In general, economists prefer flexible instruments more than absolute ceilings; cap and trade schemes, for instance, allow those companies that can easily cut energy use to do so, while others can pay their way out. Just letting prices find their natural level is the ultimate free-market conservation scheme. If a good is scarce, prices will rise on their own, encouraging conservation.
Taxation incentives are often used to encourage new technology and other conservation methods. Hybrid automobiles are the current vogue; they trap and use excess energy from braking friction. Still relatively expensive, they are not yet widely used. They may turn out to be an intermediary technology, however, as other alternative energies, including diesel, solar, electric, or biomass, alone or in combination, come to power our automobiles. Undoubtedly some technologies that seem promising today will fall by the wayside, while, due to the demands of infrastructure, one scheme will likely come to dominate.
Automobiles, however, are only one source of energy use. Buildings consume 1/3 of all energy used in the United States. The term "Green Buildings" applies to a variety of alternative technology, including shading, vegetation, materials use, photo cells, wind turbines, and other energy saving devices. The very architecture of a building can be green, as with traditional Mexican courtyards, which stay cool and shaded. Indeed much traditional architecture employed Green technology that has been forgotten during the great age of the air conditioner.
In the long run, alternative energy is the only answer to the eventual diminution of oil supplies. Currently there is no panacea, however; each source has its disadvantages. Regarding transportation, oil remains the indisputably cheapest source of fuel. Many alternative fuels are also nonrenewable and will eventually run out. With the exception of nuclear, nonrenewable sources represent sequestration of millions of years of energy from the sun. In the extremely long run, the human race is dependent upon renewable energy sources.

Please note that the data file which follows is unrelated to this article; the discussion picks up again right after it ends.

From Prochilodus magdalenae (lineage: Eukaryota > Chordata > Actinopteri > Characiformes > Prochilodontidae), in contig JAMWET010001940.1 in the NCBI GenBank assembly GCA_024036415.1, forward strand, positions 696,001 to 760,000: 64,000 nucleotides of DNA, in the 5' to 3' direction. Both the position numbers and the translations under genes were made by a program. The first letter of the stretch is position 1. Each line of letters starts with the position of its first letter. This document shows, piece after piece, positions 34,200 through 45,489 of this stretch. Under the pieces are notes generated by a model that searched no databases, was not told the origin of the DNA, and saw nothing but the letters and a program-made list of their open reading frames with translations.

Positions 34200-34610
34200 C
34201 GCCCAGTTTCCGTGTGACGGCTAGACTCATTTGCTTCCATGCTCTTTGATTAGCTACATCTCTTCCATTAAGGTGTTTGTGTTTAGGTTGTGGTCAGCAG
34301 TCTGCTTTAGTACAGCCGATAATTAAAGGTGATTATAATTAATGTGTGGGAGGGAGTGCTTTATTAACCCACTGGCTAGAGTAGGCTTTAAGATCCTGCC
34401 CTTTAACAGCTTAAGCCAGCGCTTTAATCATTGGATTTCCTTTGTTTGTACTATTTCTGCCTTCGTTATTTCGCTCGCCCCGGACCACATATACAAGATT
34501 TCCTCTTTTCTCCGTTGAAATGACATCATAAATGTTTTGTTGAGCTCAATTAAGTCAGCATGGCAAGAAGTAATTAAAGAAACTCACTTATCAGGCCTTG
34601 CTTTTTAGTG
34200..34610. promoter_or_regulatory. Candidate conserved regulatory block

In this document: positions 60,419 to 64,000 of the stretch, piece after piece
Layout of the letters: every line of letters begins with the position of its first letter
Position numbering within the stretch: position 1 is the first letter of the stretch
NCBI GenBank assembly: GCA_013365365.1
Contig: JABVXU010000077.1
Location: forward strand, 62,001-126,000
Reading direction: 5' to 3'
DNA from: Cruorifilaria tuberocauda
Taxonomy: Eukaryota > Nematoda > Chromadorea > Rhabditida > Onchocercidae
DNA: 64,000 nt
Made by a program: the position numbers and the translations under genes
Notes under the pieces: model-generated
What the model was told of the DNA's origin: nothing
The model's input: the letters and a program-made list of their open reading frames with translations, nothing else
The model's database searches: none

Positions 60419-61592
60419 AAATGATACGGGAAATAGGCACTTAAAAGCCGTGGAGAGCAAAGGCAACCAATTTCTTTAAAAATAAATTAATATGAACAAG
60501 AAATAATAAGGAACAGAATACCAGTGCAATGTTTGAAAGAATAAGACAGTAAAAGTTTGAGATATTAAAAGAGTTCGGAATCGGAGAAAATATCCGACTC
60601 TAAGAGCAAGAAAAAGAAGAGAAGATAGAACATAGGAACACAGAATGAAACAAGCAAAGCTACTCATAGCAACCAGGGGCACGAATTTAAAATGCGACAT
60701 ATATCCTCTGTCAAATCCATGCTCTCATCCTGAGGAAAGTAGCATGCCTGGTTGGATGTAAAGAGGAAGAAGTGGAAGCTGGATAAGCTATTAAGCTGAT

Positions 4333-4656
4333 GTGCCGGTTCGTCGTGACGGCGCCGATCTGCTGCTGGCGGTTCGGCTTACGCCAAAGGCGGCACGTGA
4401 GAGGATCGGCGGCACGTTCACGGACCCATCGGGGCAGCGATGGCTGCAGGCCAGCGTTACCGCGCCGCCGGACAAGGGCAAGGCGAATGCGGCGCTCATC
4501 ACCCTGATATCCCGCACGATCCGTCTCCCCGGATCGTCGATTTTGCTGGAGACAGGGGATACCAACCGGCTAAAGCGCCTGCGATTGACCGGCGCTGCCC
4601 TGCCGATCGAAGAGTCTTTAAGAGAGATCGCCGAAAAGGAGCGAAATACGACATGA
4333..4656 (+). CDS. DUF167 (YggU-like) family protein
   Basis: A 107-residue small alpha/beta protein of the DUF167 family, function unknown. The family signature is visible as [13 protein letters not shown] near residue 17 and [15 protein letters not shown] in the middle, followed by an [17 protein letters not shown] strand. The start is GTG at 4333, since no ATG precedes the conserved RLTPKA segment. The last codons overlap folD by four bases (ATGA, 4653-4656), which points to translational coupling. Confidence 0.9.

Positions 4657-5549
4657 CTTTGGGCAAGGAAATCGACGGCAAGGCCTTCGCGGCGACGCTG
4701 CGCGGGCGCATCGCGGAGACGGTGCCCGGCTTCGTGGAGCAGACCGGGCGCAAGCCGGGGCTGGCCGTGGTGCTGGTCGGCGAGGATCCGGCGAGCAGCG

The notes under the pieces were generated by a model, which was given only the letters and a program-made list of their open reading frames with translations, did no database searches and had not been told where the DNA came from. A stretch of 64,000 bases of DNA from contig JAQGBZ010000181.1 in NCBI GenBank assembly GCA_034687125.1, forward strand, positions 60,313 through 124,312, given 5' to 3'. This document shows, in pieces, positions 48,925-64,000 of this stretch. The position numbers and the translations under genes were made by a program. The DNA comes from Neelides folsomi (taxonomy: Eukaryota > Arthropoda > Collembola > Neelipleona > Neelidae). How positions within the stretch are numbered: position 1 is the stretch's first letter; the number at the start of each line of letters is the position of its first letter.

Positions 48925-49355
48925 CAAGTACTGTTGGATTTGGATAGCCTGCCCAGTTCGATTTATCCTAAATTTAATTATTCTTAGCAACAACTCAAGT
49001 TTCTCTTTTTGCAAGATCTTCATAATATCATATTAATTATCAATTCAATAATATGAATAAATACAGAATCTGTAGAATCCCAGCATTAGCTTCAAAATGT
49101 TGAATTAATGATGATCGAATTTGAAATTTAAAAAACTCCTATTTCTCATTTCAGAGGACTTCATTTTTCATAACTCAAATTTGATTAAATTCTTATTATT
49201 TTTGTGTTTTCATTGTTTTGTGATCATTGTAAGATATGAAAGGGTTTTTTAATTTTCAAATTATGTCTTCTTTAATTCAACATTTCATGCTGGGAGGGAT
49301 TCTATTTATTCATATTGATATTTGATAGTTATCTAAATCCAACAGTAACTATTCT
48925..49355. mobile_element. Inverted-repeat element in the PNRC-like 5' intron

Coal is an abundant energy source, but also one of the dirtiest regarding both extraction and operation. Technology advances are mitigating this, however, for instance in finding ways to sequester coal's CO2 emissions. Diesel fuel might work well for automobiles, while Natural Gas is the current standard for heating homes. Lastly, Nuclear power might seem the magic bullet for solving energy products, but remains extremely controversial. While fears of nuclear explosions and radiation leaks are probably exaggerated, disposal of nuclear waste remains an enormous problem, as does the danger of terrorist hijacking. Because the supply of Uranium is limited, nuclear energy will eventually run out.
Solar power may be the most commonly discussed renewable energy source, but remains dependent upon expensive, and easily breakable, solar panels. Energy storage is probably the biggest problem remaining with solar power. Wind is cheap and abundant, and European technology has made for far more efficient windmills. Energy storage, again, is a problem. Windmills also tend to kill birds and bats that provide important ecosystem services pollinating crops.
Hydrogen, which CSA's Hydrogen Storage calls "the most abundant element in the universe", has great potential as a renewable resource. In January of 2003, the Bush administration announced a $1.8 billion hydrogen and fuel cells initiative, according to RL30758 - Alternative Transportation Fuels and Vehicles: Energy, Environment, and Development Issues. Most current forms of hydrogen storage, however, have extreme explosive potential. Furthermore, if hydrogen fuel is produced using nonrenewable energy, "total emissions could equal or even exceed those of efficient gasoline and diesel vehicles" (RL30758). However, according to environmental analyst Lester Brown, "if the electricity comes from a wind farm, hydropower station, geothermal power station, or solar cells, the hydrogen will be clean-produced without carbon emissions or air pollutants" (168).
Biomass fuels might seem cheap and easily available, particularly when made from agricultural and other residue. However much biomass requires energy input, such as fertilizer, to create the eventual output. Geothermal energy from the earth is a clean source already being used extensively in Iceland, which has an abundant supply of geysers.
Currently none of these technologies is at a level of technological or infrastructure development to realistically replace oil-based fuels, particularly for the automobile. For one to become widespread would require a dense network of fueling stations. According to "Alternative Transportation Fuels and Vehicles," most of the fuels remain significantly more expensive than gasoline, and have relatively poor "performance in terms of range, cargo capacity, and ease of fueling." The report concludes that, "without considerable advances in alternative fuel and vehicle technology, or significant petroleum price increases, it is unlikely that any fuel or fuels will replace petroleum-based fuels in the near future."